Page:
In the past few years the Museum of Texas Tech University has received hundreds of beautiful needlework tools and toolboxes, mostly collected by a few needle workers, some of whom quilt. In preparation for the objects to be secured in exhibit cases, the museum team prepared a video showing the items, little details, and how they worked, something likely missed when glancing at an exhibit case.

 

When it is able to open again, the Museum plans an exhibit of these and other objects, Sumptuous Stitches and Tiny Treasures. This major exhibit will include over 750 objects, the majority of which are needlework tools. A full color catalog of the objects will be available for sale online. For the updated exhibit schedule and how to order the exhibition catalog, visit the Museum’s website here, or contact the curator at marian.ann.montgomery@ttu.edu.

 

 

Learn more about the Clothing and Textiles Collection at the Museum of Texas Tech University.

Click here for related articles from the Museum of Texas Tech University Textile Collections.

 

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Three Easy Steps To Save This Lesson As A Pdf:
-Make sure you are logged in.
-Click on the small triangle next to the tool wheel in the upper right hand corner of the page (you'll find it above the Like button).
-Select the pdf. option. Wait a few minutes. It's a large file due to the number of images.
-Your file should appear with the title of the lesson.

In this lesson we continue our study of color (Lesson 13) as it relates to quilting with a focus on the Complementary color plan.

The complementary color plan features two colors directly opposite each other on the color wheel as seen in our Essential Color Wheel. Yellow is directly across from Violet. As opposites, these two colors together create visual excitement, vibrancy, intensity and high impact. But as direct opposites they compete for attention when placed together in their most saturated hue. 

 

 

 

                                                                                                                                          

                                           


When placed together, the complementary colors in their most saturated form vibrate and can be jarring for the viewer. Think of complementary colors as two extroverts at a small dinner party. Both compete for attention with their enthusiastic talk, charm and laughter, but together, they are overwhelming for the rest of the guests at the table. The quilt Complementary Conversation (by Mari-Carmen Pujante) is an example of a saturated complementary plan featuring red and green that almost vibrate, making the quilt difficult to view for a long period of time.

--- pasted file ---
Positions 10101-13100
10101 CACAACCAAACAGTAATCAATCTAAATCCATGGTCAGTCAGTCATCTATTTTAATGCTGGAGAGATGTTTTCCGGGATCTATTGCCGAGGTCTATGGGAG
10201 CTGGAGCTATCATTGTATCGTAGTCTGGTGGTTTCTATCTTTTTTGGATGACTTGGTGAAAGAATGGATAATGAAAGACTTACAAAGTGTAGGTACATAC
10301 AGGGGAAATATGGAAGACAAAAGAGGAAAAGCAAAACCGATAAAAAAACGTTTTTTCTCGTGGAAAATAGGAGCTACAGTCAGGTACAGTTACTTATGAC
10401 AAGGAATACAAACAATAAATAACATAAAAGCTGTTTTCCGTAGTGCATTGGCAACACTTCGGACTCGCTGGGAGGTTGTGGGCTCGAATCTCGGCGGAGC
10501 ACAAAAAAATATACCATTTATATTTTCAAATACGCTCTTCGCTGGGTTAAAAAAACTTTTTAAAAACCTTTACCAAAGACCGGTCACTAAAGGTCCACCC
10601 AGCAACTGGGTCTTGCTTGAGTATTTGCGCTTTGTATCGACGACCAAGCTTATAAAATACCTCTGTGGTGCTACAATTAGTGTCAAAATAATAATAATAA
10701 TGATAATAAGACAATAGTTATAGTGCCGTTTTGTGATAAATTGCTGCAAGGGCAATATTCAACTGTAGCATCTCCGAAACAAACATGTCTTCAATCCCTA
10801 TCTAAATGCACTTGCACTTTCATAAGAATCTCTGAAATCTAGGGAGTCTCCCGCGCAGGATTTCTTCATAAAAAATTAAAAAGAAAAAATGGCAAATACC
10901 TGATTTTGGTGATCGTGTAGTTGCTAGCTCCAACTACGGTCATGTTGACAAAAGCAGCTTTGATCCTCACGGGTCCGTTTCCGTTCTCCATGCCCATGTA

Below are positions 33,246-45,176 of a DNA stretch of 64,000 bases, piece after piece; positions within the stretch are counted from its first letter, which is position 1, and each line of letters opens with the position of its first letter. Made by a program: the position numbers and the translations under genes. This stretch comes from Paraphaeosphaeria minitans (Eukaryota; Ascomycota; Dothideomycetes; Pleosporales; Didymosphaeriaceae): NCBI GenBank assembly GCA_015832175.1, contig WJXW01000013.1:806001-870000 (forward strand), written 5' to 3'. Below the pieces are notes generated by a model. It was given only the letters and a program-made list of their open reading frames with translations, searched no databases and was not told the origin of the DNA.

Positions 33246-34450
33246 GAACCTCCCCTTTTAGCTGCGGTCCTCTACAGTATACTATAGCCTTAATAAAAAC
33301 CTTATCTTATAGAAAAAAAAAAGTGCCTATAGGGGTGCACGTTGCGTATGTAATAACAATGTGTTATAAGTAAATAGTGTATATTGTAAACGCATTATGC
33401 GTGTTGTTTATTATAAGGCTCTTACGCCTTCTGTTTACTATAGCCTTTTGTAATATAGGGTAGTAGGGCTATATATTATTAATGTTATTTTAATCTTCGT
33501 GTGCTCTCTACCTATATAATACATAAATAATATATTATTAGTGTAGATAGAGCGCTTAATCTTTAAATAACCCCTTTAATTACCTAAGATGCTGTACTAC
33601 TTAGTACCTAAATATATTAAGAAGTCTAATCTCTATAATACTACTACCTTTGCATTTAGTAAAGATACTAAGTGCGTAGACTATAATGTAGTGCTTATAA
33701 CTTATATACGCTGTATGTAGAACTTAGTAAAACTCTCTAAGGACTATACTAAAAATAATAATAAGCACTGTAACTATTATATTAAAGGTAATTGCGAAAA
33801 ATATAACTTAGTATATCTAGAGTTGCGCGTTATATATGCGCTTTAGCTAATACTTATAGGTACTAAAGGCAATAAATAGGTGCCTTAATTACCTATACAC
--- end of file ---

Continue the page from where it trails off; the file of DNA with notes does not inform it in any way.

Used carefully, however, the complementary colors can create dynamic and very graphic quilts, when one color is the lead player, while the other takes a supporting role. In this case it is important to use a wide range of colors within the two to create the most effective results. And don't be tempted to stray over by including a neighboring color as it becomes immediately apparent to the viewer that this neighbor doesn't belong in the group. As a quilter, this is where your Ultimate 3-in-1 Color Tool can come in handy. Each of the twenty-four pages features not only the pure color, but also the tints, shades and tones of that pure family. Use it for delving into your stash or take it along when fabric shopping to determine if a fabric fits within your complementary color plan.

Complementary Conversation by Mari-Carmen Pujante (Image Quilts, Inc.)

 


 

 

In her book The Quilter's Color Club, Christine Barnes, says that, "lowering the intensity of complementary colors is the most effective way to soften the contrast. Brilliant blue-green and red-orange can overwhelm, but quieter versions of those colors, such as azure and terra cotta, are easier on the eye."

However, being opposites on the Essential Color Wheel can also be an advantage. Did you ever think about why life vests and life rafts are bright orange? As the opposite of Cyan (Turqouise) they contrast with the water and are visible for miles (see second bar from the left below). Understanding that these opposites can have a powerful effect means that you as a quilter can use them to make a statement.
   

 

Need ideas? Anytime you are out and about with your camera or cell phone, take time to look around. Inspiration for complementary color combinations are everwhere. Here are just a few examples: